Bullying in Schools

The Most Overlooked Bullies in School

Bully-proofing has become a hot topic in todays schools. In schools across America, students are
being educated on what to do when a student is bullying another student. But what if the bully is not a student? What if the bully is actually a teacher?

Bullying takes on many forms, not always physical, but emotional. Teachers don’t always realize it, but the way they treat a student in the classroom sends a message to their students. If a teacher berates a student in front of their peers, the peers in turn deem it appropriate to berate that student. The student believes it is okay to pick on this student because the teacher does.

This is not a new phenomenon. The kid sitting in the corner wearing a dunce cap has been portrayed for many years by many artist. This is a classic example of how a teacher may bully a student. It’s indirect bullying, but nonetheless still bullying. Humiliating another person is bullying. The following are a few examples of how teachers bully students and the effect.

Let’s say a teacher has a student who is a real handful. The child is constantly disrupting the class and annoying the teacher. This child is labeled as a “trouble maker”, and all the kids know it. A more likable child in the classroom may provoke the “trouble maker”, causing the “trouble maker” to react. Although the less offensive student may have caused the problem, the teacher will take the side of the “good student”, and as a result, the “trouble maker” is blamed for the incident and punished.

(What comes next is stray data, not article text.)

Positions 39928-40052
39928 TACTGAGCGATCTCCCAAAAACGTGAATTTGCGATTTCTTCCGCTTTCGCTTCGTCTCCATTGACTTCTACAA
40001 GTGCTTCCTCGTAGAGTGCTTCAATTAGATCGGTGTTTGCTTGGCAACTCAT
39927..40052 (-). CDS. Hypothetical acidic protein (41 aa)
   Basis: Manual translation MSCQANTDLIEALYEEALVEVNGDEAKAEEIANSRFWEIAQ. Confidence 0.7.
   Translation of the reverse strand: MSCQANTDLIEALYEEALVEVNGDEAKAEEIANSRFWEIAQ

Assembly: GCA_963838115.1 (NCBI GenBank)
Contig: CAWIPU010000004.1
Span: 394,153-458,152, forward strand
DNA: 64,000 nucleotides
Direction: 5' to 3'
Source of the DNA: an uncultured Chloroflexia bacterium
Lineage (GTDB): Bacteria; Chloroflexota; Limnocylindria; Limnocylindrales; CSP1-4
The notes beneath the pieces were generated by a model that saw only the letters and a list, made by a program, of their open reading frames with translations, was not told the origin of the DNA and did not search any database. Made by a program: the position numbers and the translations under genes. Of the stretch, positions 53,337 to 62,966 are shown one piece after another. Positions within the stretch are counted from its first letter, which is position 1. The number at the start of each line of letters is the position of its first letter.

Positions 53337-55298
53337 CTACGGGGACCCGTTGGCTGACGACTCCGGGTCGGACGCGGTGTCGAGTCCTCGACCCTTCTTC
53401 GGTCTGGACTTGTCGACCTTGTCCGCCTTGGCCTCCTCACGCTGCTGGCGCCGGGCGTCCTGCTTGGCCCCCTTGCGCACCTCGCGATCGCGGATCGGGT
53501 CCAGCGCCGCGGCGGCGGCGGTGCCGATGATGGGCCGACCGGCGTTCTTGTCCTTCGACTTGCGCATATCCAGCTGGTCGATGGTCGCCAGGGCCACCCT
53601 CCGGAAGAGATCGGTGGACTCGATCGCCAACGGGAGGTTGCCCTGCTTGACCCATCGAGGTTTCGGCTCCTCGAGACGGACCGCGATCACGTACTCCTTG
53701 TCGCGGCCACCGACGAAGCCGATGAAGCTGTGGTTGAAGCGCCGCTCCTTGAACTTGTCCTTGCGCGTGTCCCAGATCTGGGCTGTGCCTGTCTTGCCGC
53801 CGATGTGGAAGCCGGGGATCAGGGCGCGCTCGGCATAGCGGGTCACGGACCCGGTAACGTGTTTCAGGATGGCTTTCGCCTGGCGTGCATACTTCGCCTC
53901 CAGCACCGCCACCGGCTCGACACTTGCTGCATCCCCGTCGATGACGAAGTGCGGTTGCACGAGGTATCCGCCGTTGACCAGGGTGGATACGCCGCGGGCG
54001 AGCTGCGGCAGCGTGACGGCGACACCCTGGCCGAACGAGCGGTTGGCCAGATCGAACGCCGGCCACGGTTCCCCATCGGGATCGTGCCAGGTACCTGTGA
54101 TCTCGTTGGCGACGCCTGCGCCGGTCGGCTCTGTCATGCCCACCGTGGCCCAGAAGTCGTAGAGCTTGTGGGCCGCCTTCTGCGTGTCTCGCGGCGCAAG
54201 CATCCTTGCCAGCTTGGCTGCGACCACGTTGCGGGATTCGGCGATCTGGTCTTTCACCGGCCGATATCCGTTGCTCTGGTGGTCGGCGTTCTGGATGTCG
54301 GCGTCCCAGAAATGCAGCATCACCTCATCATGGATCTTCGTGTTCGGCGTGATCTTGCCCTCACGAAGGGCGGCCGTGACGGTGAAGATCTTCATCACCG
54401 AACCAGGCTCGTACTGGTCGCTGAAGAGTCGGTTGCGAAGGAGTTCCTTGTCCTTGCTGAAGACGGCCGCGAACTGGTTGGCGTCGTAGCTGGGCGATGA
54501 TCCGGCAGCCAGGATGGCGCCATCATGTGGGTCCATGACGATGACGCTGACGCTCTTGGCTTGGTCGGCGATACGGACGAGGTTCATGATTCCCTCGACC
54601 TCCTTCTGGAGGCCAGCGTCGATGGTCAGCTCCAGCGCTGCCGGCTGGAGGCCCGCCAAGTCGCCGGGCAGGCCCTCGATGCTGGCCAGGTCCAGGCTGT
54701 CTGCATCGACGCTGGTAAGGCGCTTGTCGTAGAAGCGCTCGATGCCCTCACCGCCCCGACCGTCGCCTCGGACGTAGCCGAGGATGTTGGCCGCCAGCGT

The “good student” has learned not only is it okay to bully the “trouble maker”, but also that they can control the teacher, which is actually the aim of any bully, to control. As a result, the “trouble maker”, withdraws more, refusing to cooperate in the class, feeling that no matter what they do, right or wrong, they will be blamed and punished.

Another example is that of the unfocused child, or “daydreamer”. A child in the classroom that daydreams, doesn’t get what’s going on, or can’t seem to follow instructions. Perhaps this child suffers from a learning disability, A.D.D., or some form of abuse at home. This is probably one of the most frustrating situations for a teacher. The teacher is constantly embarrassing the “daydreamer”, by pointing out their weakness to the rest of the class. The other children will pick on this child, because they are labeled as different. These children are made are made to feel stupid because of their failure to achieve. Chances are that these children are one of the primary targets of bullies because of their inability to retaliate.

Teachers are aware of the students weakness, but should deal with this child on a one on one basis. Humiliating this child in front of of their peers only leads to more withdrawal from the student, and more bullying from their peers.

When a child comes to school and bullies the other children, we naturally assume that child is retaliating against an unstable home life. How quick we are to blame the parents, but the truth is children learn behavior from all their role models. Teachers are one of societies most powerful role models.

A teacher cannot undo years of damage done to a child, either inside or outside the school. However, teachers can choose not to add to the problem. There are many excellent teachers out there that are fair, unbiased, and positive role models. Unfortunately, there are also many who think humiliating a student in front of their peers is somehow an effective means of discipline. In reality, this behavior only teaches our kids that if someone is different it’s okay to pick on them.

I do not know if there is a solution to this problem. All I know is that there is a problem and it needs to be addressed. A teacher can be a great influence on their students and in a perfect world there would be no bullies. Our educators help lay the foundation for life long success or failure. It’s a great responsibility, and one that those who choose to teach should consider carefully.